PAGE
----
"We're talking about break-ins, armed robbery with knives and guns. They drive in with their trucks and cars and make big holes in the walls of the buildings," he tells Radio Sweden.
"It's very expensive and many of us don't have insurance, so we have to pay out of our own pockets," Chowdhury continues.
Police classify Husby as an "especially challenged" area, but have no police station, or permanent patrols in the district.
"It takes at least half an hour for them to turn up," says Chowdhury. "If you call because you've had a break in, they won't show up for you, they won't even take a look at any traces [evidence], or anything like that. They will leave you on your own."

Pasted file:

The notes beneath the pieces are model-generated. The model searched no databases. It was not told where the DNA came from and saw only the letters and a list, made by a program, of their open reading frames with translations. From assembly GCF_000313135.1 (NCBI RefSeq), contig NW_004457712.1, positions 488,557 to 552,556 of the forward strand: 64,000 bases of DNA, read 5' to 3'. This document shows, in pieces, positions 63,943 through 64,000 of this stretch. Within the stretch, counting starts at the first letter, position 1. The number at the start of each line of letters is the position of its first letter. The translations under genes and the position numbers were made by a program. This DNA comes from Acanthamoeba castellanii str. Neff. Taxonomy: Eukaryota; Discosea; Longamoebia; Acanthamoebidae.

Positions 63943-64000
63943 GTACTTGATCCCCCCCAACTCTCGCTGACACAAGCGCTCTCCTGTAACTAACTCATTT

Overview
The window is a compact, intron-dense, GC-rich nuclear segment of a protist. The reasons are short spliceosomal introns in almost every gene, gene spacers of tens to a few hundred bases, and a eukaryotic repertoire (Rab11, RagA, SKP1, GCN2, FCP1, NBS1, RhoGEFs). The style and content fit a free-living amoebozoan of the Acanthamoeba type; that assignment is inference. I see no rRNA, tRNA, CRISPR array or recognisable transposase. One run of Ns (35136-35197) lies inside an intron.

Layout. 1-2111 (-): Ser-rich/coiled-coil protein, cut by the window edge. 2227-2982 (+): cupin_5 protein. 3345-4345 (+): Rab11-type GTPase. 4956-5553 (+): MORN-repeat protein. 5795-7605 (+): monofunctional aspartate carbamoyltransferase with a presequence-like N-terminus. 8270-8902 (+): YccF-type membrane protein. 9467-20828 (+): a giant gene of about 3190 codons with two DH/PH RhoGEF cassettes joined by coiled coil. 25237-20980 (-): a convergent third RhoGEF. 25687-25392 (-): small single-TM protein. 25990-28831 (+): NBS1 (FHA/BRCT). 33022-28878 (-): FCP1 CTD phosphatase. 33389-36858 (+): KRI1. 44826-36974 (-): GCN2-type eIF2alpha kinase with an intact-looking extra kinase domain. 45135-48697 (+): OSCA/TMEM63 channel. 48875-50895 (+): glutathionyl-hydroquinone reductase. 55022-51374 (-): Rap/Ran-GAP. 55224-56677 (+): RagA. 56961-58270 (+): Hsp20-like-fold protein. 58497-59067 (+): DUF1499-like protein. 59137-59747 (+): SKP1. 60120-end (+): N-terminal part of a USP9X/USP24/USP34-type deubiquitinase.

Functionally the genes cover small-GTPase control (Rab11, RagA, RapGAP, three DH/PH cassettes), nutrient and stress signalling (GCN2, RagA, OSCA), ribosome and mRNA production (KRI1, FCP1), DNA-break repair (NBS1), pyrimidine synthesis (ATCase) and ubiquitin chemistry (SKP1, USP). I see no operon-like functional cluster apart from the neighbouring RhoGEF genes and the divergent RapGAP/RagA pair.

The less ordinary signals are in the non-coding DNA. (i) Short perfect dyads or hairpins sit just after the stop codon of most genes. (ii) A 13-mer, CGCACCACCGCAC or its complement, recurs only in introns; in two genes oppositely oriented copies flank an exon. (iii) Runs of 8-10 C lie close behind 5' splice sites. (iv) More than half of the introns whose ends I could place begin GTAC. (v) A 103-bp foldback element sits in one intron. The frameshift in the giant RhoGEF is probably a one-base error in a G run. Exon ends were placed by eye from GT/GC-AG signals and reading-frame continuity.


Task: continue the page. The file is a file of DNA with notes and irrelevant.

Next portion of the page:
He said local shopkeepers wanted police to engage with people in Husby and establish a permanent presence.
He said locals seemed to support the protest, which will see all shops in Husby Centrum closed for half an hour from midday. The shopkeepers mounted a similar protest in December last year.
"Everyone I have spoken to is very positive," he said. "They say finally someone is doing something."
Local police chief of Rinkeby-Tensta-Husby, Niclas Andersson, told Swedish Radio's program Studio Ett yesterday, that the area is large, and there are many places there with problems. Andersson conceded that police perhaps haven't had enough of a presence in the center of Husby, but that they are trying.